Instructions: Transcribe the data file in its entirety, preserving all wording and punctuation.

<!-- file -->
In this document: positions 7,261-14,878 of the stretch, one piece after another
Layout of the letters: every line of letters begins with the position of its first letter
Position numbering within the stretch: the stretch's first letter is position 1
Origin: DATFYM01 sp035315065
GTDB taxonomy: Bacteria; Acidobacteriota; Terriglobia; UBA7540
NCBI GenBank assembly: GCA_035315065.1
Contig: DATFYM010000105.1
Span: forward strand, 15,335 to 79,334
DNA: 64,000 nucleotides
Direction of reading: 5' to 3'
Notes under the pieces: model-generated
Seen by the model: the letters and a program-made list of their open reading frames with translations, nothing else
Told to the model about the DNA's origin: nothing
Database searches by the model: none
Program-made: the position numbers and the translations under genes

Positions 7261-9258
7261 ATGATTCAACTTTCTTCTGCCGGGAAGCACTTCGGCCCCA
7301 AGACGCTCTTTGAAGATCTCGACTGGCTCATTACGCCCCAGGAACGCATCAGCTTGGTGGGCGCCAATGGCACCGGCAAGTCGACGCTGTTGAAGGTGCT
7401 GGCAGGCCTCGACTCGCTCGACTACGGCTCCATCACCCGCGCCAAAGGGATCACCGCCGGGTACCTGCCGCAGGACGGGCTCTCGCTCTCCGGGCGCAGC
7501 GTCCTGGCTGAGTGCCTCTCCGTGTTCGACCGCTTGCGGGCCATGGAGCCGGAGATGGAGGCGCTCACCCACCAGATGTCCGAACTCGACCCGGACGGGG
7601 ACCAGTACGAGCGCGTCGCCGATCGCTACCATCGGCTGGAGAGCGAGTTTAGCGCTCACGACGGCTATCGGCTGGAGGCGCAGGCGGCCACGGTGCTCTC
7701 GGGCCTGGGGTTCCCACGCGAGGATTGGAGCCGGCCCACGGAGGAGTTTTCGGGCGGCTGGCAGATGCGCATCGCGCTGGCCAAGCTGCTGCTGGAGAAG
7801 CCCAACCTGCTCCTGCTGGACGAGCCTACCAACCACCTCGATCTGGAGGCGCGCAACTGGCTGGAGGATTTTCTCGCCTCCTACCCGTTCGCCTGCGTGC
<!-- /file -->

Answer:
In this document: positions 7,261-14,878 of the stretch, one piece after another
Layout of the letters: every line of letters begins with the position of its first letter
Position numbering within the stretch: the stretch's first letter is position 1
Origin: DATFYM01 sp035315065
GTDB taxonomy: Bacteria; Acidobacteriota; Terriglobia; UBA7540
NCBI GenBank assembly: GCA_035315065.1
Contig: DATFYM010000105.1
Span: forward strand, 15,335 to 79,334
DNA: 64,000 nucleotides
Direction of reading: 5' to 3'
Notes under the pieces: model-generated
Seen by the model: the letters and a program-made list of their open reading frames with translations, nothing else
Told to the model about the DNA's origin: nothing
Database searches by the model: none
Program-made: the position numbers and the translations under genes

Positions 7261-9258
7261 ATGATTCAACTTTCTTCTGCCGGGAAGCACTTCGGCCCCA
7301 AGACGCTCTTTGAAGATCTCGACTGGCTCATTACGCCCCAGGAACGCATCAGCTTGGTGGGCGCCAATGGCACCGGCAAGTCGACGCTGTTGAAGGTGCT
7401 GGCAGGCCTCGACTCGCTCGACTACGGCTCCATCACCCGCGCCAAAGGGATCACCGCCGGGTACCTGCCGCAGGACGGGCTCTCGCTCTCCGGGCGCAGC
7501 GTCCTGGCTGAGTGCCTCTCCGTGTTCGACCGCTTGCGGGCCATGGAGCCGGAGATGGAGGCGCTCACCCACCAGATGTCCGAACTCGACCCGGACGGGG
7601 ACCAGTACGAGCGCGTCGCCGATCGCTACCATCGGCTGGAGAGCGAGTTTAGCGCTCACGACGGCTATCGGCTGGAGGCGCAGGCGGCCACGGTGCTCTC
7701 GGGCCTGGGGTTCCCACGCGAGGATTGGAGCCGGCCCACGGAGGAGTTTTCGGGCGGCTGGCAGATGCGCATCGCGCTGGCCAAGCTGCTGCTGGAGAAG
7801 CCCAACCTGCTCCTGCTGGACGAGCCTACCAACCACCTCGATCTGGAGGCGCGCAACTGGCTGGAGGATTTTCTCGCCTCCTACCCGTTCGCCTGCGTGC